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Contemn the giddy crowd, the vulgar wind,
And shut thy eyes that others may be blind.

O long revered, and late resigned to shame! If this uncourtly page thy notice claim When the loud cares of business are withdrawn, Nor well-drest beggars round thy footsteps fawn; In that still, thoughtful, solitary hour, When Truth exerts her unresisted power, Breaks the false optics tinged with fortune's glare, Unlocks the breast, and lays the passions bare: Then turn thy eyes on that important scene, And ask thyself - if all be well within. Where is the heart-felt worth and weight of soul, Which labor could not stop, nor fear control? Where the known dignity, the stamp of awe, Which, half abashed, the proud and venal saw? Where the calm triumphs of an honest cause? Where the delightful taste of just applause? Where the strong reason, the commanding tongue, On which the Senate fired or trembling hung! All vanished, all are sold — and in their room, Couched in thy bosom's deep, distracted gloom, See the pale form of barbarous Grandeur dwell Like some grim idol in a sorcerer's cell! To her in chains thy dignity was led; At her polluted shrine thy honor bled; With blasted weeds thy awful brow she crowned, Thy powerful tongue with poisoned philters bound, That baffled Reason straight indignant flew, And fair Persuasion from her seat withdrew: For now no longer Truth supports thy cause; No longer Glory prompts thee to applause; No longer Virtue breathing in thy breast, With all her conscious majesty confest, Still bright and brighter wakes the almighty flame, To rouse the feeble, and the wilful tame, And where she sees the catching glimpses roll, Spreads the strong blaze, and all involves the soul; But cold restraints thy conscious fancy chill, And formal passions mock thy struggling will; Or, if thy Genius e'er forget his chain, And reach impatient at a nobler strain, Soon the sad bodings of contemptuous mirth Shoot through thy breast, and stab the generous birth,

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Till, blind with smart, from truth to frenzy tost,
And all the tenor of thy reason lost,
Perhaps thy anguish drains a real tear;
While some with pity, some with laughter hear.

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Ye mighty foes of liberty and rest,
Give way, do homage to a mightier guest!
Ye daring spirits of the Roman race,
See Curio's toil your proudest claims efface! -
Awed at the name, fierce Appius rising bends,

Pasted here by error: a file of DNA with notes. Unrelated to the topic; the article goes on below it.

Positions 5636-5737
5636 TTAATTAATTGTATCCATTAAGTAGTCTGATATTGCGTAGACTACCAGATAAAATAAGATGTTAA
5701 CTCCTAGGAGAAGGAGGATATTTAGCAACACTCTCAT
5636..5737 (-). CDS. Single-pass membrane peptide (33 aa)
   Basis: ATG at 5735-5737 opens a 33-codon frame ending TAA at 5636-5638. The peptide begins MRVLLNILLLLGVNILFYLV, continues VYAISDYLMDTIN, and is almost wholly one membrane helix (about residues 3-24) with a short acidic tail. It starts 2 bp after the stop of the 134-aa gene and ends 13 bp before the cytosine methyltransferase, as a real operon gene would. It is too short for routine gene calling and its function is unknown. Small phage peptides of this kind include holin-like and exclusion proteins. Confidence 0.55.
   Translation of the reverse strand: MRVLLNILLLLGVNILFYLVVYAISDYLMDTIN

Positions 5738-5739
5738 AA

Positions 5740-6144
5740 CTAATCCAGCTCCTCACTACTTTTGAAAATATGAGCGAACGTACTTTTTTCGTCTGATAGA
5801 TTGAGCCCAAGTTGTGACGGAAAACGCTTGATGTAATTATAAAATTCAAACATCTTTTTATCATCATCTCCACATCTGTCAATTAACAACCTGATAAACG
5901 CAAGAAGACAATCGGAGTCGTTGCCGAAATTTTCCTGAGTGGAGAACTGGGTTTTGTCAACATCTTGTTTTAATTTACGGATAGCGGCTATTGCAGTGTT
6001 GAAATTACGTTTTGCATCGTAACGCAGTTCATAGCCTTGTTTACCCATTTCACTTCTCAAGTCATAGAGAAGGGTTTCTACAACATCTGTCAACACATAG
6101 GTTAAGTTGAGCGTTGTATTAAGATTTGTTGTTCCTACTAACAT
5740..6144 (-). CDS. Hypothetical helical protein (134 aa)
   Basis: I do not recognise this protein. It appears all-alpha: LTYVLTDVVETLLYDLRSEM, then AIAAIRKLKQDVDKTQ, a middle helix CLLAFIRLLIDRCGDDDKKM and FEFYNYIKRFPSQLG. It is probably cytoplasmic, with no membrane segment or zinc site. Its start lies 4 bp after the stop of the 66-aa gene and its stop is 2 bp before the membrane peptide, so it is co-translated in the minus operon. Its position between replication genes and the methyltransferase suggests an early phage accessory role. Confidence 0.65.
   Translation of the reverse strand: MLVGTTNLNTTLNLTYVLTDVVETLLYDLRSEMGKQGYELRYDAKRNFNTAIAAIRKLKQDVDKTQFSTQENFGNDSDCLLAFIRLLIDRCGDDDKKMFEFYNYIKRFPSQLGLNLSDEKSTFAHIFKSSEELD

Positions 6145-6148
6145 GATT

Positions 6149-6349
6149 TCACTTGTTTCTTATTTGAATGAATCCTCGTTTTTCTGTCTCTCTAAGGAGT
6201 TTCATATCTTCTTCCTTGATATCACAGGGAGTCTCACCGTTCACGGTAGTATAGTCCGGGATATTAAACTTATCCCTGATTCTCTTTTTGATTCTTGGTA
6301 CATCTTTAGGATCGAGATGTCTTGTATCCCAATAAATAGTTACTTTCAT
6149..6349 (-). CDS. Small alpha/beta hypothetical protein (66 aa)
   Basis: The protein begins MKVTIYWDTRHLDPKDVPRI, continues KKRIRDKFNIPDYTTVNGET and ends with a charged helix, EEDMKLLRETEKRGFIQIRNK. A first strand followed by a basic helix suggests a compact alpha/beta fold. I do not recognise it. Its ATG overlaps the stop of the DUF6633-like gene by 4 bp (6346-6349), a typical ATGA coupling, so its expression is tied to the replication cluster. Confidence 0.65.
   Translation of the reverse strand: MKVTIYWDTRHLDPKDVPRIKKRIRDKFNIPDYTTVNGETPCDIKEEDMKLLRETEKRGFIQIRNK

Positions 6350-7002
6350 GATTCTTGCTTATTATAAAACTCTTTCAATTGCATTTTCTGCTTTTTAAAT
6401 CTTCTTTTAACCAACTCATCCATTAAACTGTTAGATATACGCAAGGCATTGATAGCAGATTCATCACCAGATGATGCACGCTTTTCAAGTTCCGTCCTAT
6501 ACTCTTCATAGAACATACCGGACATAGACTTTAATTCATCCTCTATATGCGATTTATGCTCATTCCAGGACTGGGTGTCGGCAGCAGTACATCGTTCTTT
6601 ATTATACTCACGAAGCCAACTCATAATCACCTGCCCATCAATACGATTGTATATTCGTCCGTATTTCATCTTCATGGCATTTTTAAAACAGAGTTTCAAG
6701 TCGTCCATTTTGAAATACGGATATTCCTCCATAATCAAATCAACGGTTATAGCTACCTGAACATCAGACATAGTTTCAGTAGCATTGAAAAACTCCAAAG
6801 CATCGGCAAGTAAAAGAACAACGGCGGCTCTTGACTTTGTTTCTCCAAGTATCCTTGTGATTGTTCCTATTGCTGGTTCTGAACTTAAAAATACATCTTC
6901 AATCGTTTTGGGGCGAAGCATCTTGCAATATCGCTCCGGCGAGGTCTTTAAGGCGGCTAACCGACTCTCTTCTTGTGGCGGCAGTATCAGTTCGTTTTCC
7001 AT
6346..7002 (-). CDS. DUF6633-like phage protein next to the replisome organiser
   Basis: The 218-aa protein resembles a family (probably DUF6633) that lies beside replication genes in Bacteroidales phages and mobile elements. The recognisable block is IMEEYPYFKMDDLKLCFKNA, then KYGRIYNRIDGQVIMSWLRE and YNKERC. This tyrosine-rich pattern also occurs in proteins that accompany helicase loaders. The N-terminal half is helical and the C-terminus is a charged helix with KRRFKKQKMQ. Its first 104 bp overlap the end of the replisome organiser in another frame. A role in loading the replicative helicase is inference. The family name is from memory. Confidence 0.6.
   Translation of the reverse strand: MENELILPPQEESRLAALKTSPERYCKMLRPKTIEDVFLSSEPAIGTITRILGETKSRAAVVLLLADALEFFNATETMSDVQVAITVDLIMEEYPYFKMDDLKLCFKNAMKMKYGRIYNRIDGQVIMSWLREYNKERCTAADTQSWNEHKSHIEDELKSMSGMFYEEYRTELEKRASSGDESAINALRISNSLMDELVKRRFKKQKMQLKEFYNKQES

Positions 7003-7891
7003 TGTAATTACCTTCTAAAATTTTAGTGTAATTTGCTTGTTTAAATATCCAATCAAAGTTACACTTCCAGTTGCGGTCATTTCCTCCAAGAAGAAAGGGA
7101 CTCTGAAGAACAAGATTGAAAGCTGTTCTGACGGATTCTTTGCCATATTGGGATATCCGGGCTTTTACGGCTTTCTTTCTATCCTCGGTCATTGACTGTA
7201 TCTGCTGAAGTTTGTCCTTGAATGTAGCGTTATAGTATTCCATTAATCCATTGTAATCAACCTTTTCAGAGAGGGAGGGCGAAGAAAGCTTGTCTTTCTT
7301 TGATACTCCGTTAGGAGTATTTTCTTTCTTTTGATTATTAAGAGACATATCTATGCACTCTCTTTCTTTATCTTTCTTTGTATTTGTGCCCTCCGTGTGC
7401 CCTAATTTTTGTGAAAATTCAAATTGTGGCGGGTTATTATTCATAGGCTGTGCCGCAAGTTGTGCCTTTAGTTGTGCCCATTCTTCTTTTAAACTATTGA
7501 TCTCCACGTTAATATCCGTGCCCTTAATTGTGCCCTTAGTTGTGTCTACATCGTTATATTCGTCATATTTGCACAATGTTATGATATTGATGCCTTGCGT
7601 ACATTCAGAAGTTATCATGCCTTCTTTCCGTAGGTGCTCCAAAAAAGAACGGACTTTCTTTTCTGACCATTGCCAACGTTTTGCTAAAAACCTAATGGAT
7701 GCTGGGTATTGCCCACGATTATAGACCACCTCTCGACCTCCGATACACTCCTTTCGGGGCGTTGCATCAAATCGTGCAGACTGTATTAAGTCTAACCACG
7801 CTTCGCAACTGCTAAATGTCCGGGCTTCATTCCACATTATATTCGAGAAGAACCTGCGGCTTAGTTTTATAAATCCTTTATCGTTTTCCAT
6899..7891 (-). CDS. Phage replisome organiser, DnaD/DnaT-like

And hardy Cinna from his throne attends :
"He comes,” they cry, "to whom the fates assigned
With surer arts to work what we designed,
From year to year the stubborn herd to sway,
Mouth all their wrongs, and all their rage obey;
Till owned their guide, and trusted with their power,
He mocked their hopes in one decisive hour;
Then, tired and yielding, led them to the chain,
And quenched the spirit we provoked in vain."
But thou, Supreme, by whose eternal hands
Fair Liberty's heroic empire stands;
Whose thunders the rebellious deep control,
And quell the triumphs of the traitor's soul,
O turn this dreadful omen far away!
On Freedom's foes their own attempts repay;
Relume her sacred fire so near suppressed,
And fix her shrine in every Roman breast:
Though bold corruption boast around the land,
“Let virtue, if she can, my baits withstand!”
Though bolder now she urge the accursed claim,
Gay with her trophies raised on Curio's shame;
Yet some there are who scorn her impious mirth,
Who know what conscience and a heart are worth.

ASPIRATIONS AFTER THE INFINITE.

(From “ Pleasures of the Imagination.”) Who that, from Alpine heights, his laboring eye Shoots round the wide horizon, to survey Nilus or Ganges rolling his bright wave Thro' mountains, plains, thro' empires black with shade, And continents of sand, will turn his gaze To mark the windings of a scanty rill That murmurs at his feet? The high-born soul

Disdains to rest her heaven-aspiring wing
Beneath its native quarry. Tired of earth
And this diurnal scene, she springs aloft
Through fields of air; pursues the flying storm;
Rides on the volleyed lightning through the heavens;
Or, yoked with whirlwinds and the northern blast,
Sweeps the long tract of day. Then high she soars
The blue profound, and, hovering round the sun,